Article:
Financial Resolutions

Financial Resolutions
Financial Resolutions
Financial Resolutions
Financial Resolutions
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No, this is not another set of promises that cannot be kept or ideas that are good enough to find mention in your to-do list, but are difficult to follow. If 2017 went off on back of the impact of demonetisation, the introduction of GST and advancement in the presentation of the Union budget, 2018 promises to be equally interesting. As we enter the last phase of this government’s before the 2019 general elections, expect announcements that will make you closely monitor your finances to keep abreast with the changing times.

When it comes to money, life is full of unexpected emergencies. Having extra cash on hand can help keep a serious illness, repair or other sudden need from derailing your finances. At the same time, it makes immense sense to prepare for unpredictable expenses by putting aside three to six months of expenses in an easily accessible cash- equivalent account.

Create a disciplined savings strategy to stay on track for your retirement and other goals. More importantly, save more for the future by paying down high-interest debt. Our list of promises is not how election manifestos are but a dozen of them that can make the difference to your financial lives and deserve your action. Identify exactly what you hope to accomplish in the coming year financially.

1. Status check

Know where your money goes, even if it means maintaining tedious accounts of incidental expenses. Budgets may sound like a lot of unnecessary work, especially if you are financially comfortable. However, if you are not tracking your spending, you may be surprised by how quickly it adds up, and which expenses are costing you the most. Superior money management is about keeping track of micro-details of everyday financial transactions without losing sight of the big picture of your personal finances.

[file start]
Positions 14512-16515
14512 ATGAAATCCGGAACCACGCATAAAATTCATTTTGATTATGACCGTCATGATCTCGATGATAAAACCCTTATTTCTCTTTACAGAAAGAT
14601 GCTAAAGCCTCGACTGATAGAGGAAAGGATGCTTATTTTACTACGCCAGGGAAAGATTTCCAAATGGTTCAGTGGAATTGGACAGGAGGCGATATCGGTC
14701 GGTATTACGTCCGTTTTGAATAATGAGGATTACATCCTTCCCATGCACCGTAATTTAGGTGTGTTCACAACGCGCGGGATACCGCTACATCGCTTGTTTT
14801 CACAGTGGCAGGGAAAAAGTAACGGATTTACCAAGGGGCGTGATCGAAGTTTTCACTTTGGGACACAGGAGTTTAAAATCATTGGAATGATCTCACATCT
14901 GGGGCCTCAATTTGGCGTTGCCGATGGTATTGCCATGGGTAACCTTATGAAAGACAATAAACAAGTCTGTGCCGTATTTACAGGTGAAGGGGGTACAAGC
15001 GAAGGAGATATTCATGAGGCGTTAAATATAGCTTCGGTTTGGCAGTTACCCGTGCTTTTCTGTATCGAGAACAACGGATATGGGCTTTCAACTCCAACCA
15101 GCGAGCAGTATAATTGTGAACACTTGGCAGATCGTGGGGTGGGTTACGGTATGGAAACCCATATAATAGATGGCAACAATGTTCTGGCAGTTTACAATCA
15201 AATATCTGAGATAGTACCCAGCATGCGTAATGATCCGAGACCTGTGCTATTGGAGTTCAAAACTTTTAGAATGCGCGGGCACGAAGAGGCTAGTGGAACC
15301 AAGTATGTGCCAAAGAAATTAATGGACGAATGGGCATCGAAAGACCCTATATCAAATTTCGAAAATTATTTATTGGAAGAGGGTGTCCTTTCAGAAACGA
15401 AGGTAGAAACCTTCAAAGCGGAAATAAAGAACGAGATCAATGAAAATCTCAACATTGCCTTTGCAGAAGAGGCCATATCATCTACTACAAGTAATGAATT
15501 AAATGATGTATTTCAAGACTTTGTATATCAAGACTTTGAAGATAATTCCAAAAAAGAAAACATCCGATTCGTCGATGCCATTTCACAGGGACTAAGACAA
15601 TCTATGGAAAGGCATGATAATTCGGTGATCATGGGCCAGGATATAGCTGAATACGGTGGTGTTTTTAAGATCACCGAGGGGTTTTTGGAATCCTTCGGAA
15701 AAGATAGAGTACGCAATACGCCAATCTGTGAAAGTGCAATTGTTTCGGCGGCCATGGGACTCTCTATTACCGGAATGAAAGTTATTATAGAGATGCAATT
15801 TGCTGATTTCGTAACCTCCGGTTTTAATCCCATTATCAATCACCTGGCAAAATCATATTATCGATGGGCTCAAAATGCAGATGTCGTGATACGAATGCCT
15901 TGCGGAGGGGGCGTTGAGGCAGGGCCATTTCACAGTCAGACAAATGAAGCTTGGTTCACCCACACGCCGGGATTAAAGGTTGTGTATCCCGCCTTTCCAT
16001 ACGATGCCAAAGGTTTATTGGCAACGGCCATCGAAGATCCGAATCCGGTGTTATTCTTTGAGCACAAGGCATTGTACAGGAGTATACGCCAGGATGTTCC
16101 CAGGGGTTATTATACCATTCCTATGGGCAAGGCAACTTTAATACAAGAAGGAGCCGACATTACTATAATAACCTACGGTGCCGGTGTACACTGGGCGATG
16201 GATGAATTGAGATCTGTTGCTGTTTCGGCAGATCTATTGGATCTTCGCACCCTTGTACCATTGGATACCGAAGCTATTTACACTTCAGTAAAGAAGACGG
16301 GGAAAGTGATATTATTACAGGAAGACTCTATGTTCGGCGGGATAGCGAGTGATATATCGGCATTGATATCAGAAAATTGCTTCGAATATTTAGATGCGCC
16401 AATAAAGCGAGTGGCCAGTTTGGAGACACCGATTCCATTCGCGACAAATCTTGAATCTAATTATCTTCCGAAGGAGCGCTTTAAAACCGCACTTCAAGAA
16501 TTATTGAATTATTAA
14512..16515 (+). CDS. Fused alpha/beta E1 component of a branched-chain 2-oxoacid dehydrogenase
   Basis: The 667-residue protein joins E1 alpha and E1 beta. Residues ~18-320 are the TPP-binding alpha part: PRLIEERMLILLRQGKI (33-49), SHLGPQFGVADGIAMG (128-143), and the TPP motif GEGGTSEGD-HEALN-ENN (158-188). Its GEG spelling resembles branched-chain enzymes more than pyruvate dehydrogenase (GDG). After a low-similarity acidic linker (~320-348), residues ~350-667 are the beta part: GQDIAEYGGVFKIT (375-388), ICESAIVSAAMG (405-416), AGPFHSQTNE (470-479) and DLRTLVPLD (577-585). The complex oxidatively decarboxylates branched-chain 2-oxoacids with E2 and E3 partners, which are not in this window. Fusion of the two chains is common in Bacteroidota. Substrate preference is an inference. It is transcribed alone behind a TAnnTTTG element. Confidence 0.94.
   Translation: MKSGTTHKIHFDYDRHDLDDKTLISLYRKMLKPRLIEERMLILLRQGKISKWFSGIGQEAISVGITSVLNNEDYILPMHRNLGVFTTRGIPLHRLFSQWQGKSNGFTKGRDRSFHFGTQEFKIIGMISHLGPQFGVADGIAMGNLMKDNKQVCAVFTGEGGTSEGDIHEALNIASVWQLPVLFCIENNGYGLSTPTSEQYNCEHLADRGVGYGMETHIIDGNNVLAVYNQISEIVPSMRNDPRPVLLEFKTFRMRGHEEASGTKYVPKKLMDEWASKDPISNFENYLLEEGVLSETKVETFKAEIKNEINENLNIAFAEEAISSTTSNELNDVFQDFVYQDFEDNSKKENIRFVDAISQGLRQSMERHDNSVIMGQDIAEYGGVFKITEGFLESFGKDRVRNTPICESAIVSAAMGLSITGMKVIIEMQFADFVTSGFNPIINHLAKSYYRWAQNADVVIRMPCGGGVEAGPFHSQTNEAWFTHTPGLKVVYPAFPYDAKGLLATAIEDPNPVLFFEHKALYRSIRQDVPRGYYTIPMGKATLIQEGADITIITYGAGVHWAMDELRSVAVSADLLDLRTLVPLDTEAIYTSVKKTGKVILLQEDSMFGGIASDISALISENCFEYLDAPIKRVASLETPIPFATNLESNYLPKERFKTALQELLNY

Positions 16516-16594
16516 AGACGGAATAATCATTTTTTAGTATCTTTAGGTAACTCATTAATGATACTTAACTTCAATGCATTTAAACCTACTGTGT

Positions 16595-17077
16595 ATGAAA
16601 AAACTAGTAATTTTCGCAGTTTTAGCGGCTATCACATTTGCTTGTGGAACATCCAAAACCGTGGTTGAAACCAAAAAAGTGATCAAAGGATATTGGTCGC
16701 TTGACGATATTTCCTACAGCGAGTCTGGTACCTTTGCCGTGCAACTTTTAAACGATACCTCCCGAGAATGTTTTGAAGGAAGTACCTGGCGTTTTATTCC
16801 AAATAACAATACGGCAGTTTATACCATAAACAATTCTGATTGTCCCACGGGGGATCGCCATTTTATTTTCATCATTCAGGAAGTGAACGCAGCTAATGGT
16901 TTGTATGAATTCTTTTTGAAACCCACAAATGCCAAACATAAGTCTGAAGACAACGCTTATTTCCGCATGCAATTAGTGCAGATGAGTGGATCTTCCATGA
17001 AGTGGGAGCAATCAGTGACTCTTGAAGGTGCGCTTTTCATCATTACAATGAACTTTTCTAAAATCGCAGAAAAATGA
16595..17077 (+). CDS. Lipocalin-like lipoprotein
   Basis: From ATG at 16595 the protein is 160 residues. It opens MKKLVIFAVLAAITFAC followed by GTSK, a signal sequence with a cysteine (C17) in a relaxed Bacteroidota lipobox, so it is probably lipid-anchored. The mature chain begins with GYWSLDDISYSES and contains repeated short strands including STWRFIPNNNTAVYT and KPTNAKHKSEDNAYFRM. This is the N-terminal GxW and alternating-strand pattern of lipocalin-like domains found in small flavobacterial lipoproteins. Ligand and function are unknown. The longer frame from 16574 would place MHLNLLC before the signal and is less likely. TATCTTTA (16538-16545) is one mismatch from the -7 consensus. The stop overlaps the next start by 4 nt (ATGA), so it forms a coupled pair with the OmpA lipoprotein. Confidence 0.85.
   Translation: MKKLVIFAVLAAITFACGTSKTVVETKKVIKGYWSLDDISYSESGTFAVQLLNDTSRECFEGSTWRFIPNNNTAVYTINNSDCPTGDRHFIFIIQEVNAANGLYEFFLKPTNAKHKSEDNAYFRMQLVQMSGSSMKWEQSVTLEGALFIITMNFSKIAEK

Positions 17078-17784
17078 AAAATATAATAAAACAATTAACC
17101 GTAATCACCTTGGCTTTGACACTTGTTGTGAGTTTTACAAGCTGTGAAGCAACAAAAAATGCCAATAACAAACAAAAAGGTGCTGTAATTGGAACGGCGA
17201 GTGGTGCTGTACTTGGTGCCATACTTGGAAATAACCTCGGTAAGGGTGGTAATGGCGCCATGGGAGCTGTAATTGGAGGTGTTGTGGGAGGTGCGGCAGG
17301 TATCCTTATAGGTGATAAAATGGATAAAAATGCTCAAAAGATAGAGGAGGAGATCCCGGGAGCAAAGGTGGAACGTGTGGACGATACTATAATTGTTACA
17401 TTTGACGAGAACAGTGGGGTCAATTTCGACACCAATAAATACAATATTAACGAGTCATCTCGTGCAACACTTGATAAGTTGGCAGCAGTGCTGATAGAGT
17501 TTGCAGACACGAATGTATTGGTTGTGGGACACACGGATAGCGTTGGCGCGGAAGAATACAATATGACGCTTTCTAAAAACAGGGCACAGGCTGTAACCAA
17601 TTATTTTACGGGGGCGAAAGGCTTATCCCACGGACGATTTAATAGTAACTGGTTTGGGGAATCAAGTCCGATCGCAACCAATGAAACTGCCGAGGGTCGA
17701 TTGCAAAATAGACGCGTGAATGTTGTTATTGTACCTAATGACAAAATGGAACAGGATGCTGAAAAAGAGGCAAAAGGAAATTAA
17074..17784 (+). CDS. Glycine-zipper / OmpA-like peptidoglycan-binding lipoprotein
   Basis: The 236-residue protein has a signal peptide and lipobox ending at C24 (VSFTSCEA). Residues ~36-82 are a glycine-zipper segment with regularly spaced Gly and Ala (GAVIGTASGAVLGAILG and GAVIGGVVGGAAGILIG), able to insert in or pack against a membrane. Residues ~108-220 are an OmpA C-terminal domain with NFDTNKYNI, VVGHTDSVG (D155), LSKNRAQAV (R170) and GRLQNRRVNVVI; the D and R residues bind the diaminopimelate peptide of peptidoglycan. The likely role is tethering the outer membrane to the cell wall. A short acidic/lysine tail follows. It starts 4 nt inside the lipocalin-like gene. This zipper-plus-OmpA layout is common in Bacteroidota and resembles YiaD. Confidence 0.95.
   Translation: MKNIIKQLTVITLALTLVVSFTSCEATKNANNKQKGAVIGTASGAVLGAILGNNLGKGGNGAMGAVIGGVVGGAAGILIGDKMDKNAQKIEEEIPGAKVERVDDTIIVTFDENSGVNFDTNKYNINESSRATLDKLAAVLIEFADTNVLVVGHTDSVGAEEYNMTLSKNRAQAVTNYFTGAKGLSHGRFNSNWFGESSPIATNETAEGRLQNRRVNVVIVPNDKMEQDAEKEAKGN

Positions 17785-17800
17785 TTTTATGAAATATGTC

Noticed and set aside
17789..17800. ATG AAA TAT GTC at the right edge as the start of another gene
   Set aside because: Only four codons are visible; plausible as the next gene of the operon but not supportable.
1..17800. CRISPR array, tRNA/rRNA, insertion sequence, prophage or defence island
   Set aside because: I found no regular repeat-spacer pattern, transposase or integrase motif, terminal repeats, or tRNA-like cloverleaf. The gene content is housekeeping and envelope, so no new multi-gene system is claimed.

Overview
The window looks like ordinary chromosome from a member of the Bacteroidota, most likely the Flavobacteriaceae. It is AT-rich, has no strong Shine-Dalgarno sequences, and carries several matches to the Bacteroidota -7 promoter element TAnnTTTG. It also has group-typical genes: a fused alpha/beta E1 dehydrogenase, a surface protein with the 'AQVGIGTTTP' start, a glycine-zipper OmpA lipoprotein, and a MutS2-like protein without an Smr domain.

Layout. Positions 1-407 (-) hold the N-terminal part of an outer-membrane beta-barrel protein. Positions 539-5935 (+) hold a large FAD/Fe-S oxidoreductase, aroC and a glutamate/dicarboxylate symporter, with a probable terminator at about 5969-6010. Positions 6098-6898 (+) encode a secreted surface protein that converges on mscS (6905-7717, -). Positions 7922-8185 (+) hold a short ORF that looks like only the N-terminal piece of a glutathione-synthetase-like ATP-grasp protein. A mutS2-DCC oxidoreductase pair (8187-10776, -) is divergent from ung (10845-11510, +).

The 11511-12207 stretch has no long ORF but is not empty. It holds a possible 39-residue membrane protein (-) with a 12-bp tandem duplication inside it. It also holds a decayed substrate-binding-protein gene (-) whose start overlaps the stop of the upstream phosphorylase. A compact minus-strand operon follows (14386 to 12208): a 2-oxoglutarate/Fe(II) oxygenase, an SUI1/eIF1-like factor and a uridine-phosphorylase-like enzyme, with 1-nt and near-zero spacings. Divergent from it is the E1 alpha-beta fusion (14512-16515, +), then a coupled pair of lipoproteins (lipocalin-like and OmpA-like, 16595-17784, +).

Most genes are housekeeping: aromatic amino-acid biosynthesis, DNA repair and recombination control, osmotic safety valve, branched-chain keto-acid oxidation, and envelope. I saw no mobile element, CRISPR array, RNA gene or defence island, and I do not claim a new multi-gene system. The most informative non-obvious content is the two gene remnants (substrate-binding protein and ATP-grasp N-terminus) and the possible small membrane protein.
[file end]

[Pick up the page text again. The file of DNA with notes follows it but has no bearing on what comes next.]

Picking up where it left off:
Lesson from 2017: The impact of demonetisation has made it easy to know how much you have in the bank, with need for cash going down considerably.

Don’t aim for perfection; instead, work for incremental improvement.

2. Stick to budget

As 2018 begins, set a budget and work on sticking to it for three months. Track your performance and revise the budget, as needed. A little planning goes a long way: savvy shoppers make a detailed list of their shopping needs before they head out. This limits the damage from impulse purchase decisions that could overtake you in a departmental store.

Lesson from 2017: If you are not tracking your spending, you may be surprised by how quickly it adds up, and which expenses are costing you the most.

Stick to a budget when it comes to routine expenses, before embarking on other aspects of your finances.

3. Cut optional expenses

Those who stick to budgets will swear by having full control over discretionary expenses, because cutting on these comes at no impact to your financial life. Efforts towards frugality can be therapeutic at times and give you a sense of joy, which is otherwise unthinkable. One of the most common kinds of discretionary expense is to cut eating out every month at least once. For those who are heavily into watching films, it could be one less movie a month. Any such cut would translate into immediate savings.